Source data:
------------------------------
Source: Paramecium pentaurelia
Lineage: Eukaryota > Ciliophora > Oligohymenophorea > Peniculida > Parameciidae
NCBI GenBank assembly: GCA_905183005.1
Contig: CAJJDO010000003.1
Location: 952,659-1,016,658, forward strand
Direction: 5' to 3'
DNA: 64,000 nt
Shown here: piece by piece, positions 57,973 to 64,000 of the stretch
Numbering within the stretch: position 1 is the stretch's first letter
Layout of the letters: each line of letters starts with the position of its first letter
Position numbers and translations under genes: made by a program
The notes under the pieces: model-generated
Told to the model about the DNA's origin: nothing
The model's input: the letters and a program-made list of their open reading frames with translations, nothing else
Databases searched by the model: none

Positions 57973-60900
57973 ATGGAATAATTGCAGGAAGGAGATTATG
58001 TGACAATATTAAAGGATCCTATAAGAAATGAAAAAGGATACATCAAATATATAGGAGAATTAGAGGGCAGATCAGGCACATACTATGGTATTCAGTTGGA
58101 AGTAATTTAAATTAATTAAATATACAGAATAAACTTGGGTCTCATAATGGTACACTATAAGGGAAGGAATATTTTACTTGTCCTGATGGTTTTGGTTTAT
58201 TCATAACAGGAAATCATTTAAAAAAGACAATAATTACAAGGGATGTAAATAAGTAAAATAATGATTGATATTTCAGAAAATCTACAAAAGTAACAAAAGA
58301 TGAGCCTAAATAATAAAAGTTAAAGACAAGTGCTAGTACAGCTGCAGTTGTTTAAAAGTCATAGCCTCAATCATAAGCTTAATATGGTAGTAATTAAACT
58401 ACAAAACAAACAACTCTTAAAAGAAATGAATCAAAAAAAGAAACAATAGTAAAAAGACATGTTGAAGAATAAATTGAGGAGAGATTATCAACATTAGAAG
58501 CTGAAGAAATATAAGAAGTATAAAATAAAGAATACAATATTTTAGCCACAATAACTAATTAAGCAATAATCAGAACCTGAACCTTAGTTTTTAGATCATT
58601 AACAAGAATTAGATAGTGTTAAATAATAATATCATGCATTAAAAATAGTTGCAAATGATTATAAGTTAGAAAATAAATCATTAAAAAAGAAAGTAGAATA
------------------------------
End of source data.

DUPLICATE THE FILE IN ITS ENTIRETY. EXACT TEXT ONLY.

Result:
Source: Paramecium pentaurelia
Lineage: Eukaryota > Ciliophora > Oligohymenophorea > Peniculida > Parameciidae
NCBI GenBank assembly: GCA_905183005.1
Contig: CAJJDO010000003.1
Location: 952,659-1,016,658, forward strand
Direction: 5' to 3'
DNA: 64,000 nt
Shown here: piece by piece, positions 57,973 to 64,000 of the stretch
Numbering within the stretch: position 1 is the stretch's first letter
Layout of the letters: each line of letters starts with the position of its first letter
Position numbers and translations under genes: made by a program
The notes under the pieces: model-generated
Told to the model about the DNA's origin: nothing
The model's input: the letters and a program-made list of their open reading frames with translations, nothing else
Databases searched by the model: none

Positions 57973-60900
57973 ATGGAATAATTGCAGGAAGGAGATTATG
58001 TGACAATATTAAAGGATCCTATAAGAAATGAAAAAGGATACATCAAATATATAGGAGAATTAGAGGGCAGATCAGGCACATACTATGGTATTCAGTTGGA
58101 AGTAATTTAAATTAATTAAATATACAGAATAAACTTGGGTCTCATAATGGTACACTATAAGGGAAGGAATATTTTACTTGTCCTGATGGTTTTGGTTTAT
58201 TCATAACAGGAAATCATTTAAAAAAGACAATAATTACAAGGGATGTAAATAAGTAAAATAATGATTGATATTTCAGAAAATCTACAAAAGTAACAAAAGA
58301 TGAGCCTAAATAATAAAAGTTAAAGACAAGTGCTAGTACAGCTGCAGTTGTTTAAAAGTCATAGCCTCAATCATAAGCTTAATATGGTAGTAATTAAACT
58401 ACAAAACAAACAACTCTTAAAAGAAATGAATCAAAAAAAGAAACAATAGTAAAAAGACATGTTGAAGAATAAATTGAGGAGAGATTATCAACATTAGAAG
58501 CTGAAGAAATATAAGAAGTATAAAATAAAGAATACAATATTTTAGCCACAATAACTAATTAAGCAATAATCAGAACCTGAACCTTAGTTTTTAGATCATT
58601 AACAAGAATTAGATAGTGTTAAATAATAATATCATGCATTAAAAATAGTTGCAAATGATTATAAGTTAGAAAATAAATCATTAAAAAAGAAAGTAGAATA